Canada-wide shortage of liquid Children's Tylenol now also impacting chewables
Laboratoire Riva, manufacturer of generic and store-brand drugs, reported a shortage of acetaminophen chewable tablets for children on Tuesday.
The Quebec-based company is citing increased demand, according to DrugShortagesCanada.ca, a Health Canada website for drug sellers to report when they are unable to meet demand.
A months-long, nationwide shortage of liquid Children's Tylenol due to a combination of supply chain issues and unseasonably high demand prompted Toronto's Hospital for Sick Children to inform caregivers and patients on Monday of potential challenges in accessing liquid acetaminophen and ibuprofen, along with a recommendation to obtain a prescription from their SickKids care provider to help ensure access.
Ottawa's CHEO (Children's Hospital of Eastern Ontario) has also said it is taking steps to ensure there are no supply issues for its patients.
The Canadian Pharmacists Association also clarified in a statement on Wednesday that a prescription is not needed to purchase liquid Tylenol or Advil and that it was a “recommendation” by SickKids to the caregivers of its patients. The organization also urged everyone “to not purchase larger quantities than what they need, so that all caregivers can access what they need, when they need it.”
Tylenol is the brand name for acetaminophen, while ibuprofen is also known under the brand names Advil and Motrin.
One Ontario-based pharmacist working for a nationwide chain told CTVNews.ca that the over-the-counter Tylenol suspension version has been on backorder since around May or June.
The pharmacist said even the generic store brand for liquid acetaminophen has been out of stock for months, adding that the large, 500 ml bottles of acetaminophen stored behind the counter and used for prescriptions are typically not regularly stocked in most stores and is also currently on backorder.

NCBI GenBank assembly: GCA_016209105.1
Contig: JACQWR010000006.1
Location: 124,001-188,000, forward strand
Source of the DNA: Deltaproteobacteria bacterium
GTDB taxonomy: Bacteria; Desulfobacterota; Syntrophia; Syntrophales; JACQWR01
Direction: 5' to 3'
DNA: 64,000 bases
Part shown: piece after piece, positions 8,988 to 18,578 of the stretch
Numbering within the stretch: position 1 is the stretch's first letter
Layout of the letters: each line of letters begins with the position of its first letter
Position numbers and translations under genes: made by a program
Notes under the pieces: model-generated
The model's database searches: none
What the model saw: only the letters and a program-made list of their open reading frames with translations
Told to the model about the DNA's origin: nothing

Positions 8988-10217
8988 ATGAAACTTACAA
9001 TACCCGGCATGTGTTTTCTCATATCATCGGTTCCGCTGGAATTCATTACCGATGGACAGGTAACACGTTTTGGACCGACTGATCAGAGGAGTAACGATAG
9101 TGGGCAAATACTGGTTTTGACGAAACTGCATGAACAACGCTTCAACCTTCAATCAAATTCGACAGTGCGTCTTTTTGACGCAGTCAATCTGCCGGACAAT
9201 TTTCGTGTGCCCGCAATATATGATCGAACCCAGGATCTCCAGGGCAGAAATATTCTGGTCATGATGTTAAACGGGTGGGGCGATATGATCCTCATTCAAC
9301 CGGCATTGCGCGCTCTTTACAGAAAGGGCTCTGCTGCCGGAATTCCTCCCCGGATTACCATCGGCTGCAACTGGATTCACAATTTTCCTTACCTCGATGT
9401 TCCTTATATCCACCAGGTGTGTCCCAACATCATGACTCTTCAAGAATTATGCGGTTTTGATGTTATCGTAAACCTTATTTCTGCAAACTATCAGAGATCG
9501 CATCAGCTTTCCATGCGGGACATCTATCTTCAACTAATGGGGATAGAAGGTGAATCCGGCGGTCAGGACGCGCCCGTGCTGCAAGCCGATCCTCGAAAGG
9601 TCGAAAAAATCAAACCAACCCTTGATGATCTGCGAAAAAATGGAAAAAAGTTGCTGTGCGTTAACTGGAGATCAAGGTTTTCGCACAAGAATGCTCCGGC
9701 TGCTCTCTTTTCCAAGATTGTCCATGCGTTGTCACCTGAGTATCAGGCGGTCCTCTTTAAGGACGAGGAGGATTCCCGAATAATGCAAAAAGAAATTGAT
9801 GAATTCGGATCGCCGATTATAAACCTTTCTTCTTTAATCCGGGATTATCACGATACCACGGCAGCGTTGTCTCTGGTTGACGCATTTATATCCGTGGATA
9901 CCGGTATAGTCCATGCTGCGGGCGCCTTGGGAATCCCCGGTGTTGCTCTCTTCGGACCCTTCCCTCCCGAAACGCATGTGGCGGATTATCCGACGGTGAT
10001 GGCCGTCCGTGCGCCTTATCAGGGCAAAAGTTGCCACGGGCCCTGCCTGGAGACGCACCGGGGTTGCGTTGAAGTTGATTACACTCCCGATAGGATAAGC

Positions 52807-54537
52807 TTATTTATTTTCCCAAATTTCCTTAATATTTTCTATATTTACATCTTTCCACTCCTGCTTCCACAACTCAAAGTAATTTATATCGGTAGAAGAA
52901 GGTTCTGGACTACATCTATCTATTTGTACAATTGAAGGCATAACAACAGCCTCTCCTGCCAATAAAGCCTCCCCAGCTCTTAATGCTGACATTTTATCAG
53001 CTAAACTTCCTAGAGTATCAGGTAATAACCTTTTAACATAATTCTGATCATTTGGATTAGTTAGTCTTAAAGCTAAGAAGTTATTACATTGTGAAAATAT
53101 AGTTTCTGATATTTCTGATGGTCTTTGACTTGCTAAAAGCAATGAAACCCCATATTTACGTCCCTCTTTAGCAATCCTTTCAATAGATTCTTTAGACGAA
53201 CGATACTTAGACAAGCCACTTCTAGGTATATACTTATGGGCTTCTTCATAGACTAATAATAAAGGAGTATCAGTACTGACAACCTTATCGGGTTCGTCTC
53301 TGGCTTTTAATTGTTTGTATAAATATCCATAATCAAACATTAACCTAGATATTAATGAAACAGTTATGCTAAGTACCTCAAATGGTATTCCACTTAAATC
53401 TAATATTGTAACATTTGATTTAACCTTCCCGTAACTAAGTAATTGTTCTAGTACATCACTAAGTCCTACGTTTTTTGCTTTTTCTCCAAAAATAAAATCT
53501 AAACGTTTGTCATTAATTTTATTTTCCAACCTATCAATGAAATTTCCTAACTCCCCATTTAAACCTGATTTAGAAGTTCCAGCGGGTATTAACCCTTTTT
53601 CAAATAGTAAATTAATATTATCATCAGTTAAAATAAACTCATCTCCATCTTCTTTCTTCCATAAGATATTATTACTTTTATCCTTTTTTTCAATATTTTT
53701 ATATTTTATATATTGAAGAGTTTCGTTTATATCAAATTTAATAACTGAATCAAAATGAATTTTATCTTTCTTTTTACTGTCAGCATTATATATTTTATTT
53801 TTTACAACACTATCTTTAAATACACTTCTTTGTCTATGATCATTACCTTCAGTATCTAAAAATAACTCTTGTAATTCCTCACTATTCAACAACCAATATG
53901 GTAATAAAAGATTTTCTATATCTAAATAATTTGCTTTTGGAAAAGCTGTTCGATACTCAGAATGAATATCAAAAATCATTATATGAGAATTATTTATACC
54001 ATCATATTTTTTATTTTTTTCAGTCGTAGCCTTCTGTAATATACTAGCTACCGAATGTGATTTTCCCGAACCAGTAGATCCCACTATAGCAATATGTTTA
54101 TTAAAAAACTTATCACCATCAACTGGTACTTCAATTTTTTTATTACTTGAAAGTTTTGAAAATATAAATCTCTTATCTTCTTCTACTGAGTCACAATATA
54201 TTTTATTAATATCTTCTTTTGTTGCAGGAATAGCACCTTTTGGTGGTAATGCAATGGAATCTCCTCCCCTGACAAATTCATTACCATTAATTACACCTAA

The letter from SickKids also suggested using alternative forms of the medications including chewable tablets, but stressed the importance of speaking with a pharmacist or healthcare provider to make sure the correct product and dosages are safely administered.
The Drug Shortages Canada reports issued on Tuesday were for the 80mg, 24-tablet and the 160mg, 20-tablet packages of acetaminophen chewables manufactured by Riva. The company did not immediately respond to queries via phone or email.
Separately, Paladin Labs Inc. also reported a shortage of its 80mg Tempra Infant Drops of acetaminophen in 15ml- and 24 ml-sized bottles on Wednesday due to "disruption of the manufacture of the drug," according to the drug shortage reporting website. The drugmaker had previously reported a shortage of its 100ml acetaminophen Tempra Children’s Syrup on July 27.
"We know that there are challenges within the global supply chain with drug manufacturers who are doing everything they can to catch up," Justin Bates, the CEO of the Ontario Pharmacists Association, told CTV News Channel on Wednesday. "But the raw materials, sourcing, and putting all this together has caused challenges with respect to keeping and maintaining the supply of these products."